November 22, 2013
Can the U.S. government afford to pay for the health care of 38 million more people? As you will see below, Obamacare is going to be the biggest expansion of the welfare state in U.S. history. It is being projected that a decade from now 17 million Americans will be receiving Obamacare subsidies and an additional 21 million Americans will have been added to the Medicaid rolls. At a time when we are already running trillion dollar deficits, is this really something that the government should be taking on?
In addition, it is being projected that bringing millions upon millions of new people into the Medicaid program will also cause enrollment in many other federal welfare programs such as food stamps to surge. Right now, the percentage of Americans that are financially dependent on the U.S. government is already at an all-time high, and Obamacare is going to cause the level of government dependence to go much, much higher. But how much weight can the “safety net” actually carry before it breaks entirely?
Since October 1st, the number of Americans enrolling in Medicaid has surprised many government officials. For example, as USA Today recently reported, the number of Americans signing up for Medicaid is far surpassing the number of Americans signing up for private health insurance policies in many states…
States are reporting far higher enrollment in Medicaid than in private insurance since the Affordable Care Act exchanges opened Oct. 1. In Maryland, for example, the number of newly eligible Medicaid enrollees is more than 25 times the number of people signed up for private coverage.
And there are some Americans that are going to the health care exchanges intending to buy private coverage that are finding out that they are only being given the option to enroll in Medicaid instead. The following example comes from the Wall Street Journal…
The situation sounded absurd, so I asked her to walk me through her application on Washington Healthplanfinder to make sure she wasn’t missing anything. Sitting in New York with my computer, I logged onto the site under her name and entered the information my mother provided over the phone. I fully expected her to realize that she had forgotten some crucial piece of information, like a decimal point in her annual income. We checked and double-checked the information, but the only option still appeared to be Medicaid. She suggested clicking on “Apply for Coverage,” thinking that other options might appear.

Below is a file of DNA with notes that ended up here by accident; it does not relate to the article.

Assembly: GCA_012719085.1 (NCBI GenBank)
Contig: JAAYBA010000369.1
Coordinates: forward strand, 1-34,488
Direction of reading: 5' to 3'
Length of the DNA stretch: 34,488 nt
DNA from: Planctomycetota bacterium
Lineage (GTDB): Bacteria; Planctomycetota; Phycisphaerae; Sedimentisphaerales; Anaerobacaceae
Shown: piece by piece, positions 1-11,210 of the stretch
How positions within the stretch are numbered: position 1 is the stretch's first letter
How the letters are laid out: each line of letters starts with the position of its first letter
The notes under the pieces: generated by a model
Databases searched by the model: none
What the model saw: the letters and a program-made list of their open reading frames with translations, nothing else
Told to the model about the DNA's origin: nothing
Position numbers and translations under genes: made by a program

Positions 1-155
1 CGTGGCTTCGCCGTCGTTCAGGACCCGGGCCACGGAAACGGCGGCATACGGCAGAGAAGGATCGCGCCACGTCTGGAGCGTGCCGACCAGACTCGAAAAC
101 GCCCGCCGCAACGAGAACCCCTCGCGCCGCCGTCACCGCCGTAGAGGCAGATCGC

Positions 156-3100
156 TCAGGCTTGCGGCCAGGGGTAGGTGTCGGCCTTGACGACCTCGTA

Instead, almost mockingly, her “Eligibility Results” came back: “Congratulations, we received and reviewed your application and determined [you] will receive the health care coverage listed below: Washington Apple Health. You will receive a letter telling you which managed care plan you are enrolled with.” Washington Apple Health is the mawkish rebranding of Medicaid in Washington state.
The page lacked a cancel button or any way to opt out of Medicaid. It was done; she was enrolled, and there was nothing to do but click “Next” and then to sign out.
As you read this, there are more than 62 million Americans enrolled in Medicaid right now.
According to Obamacarefacts.com (a pro-Obamacare website), Obamacare could add 21 million more Americans to the Medicaid rolls over the next decade.
And according to a report that came out earlier this month, 17 million Americans will qualify for Obamacare subsidies.
So when you add those numbers together (21 million plus 17 million), you come up with a total of 38 million more people that the government will soon be providing health care for.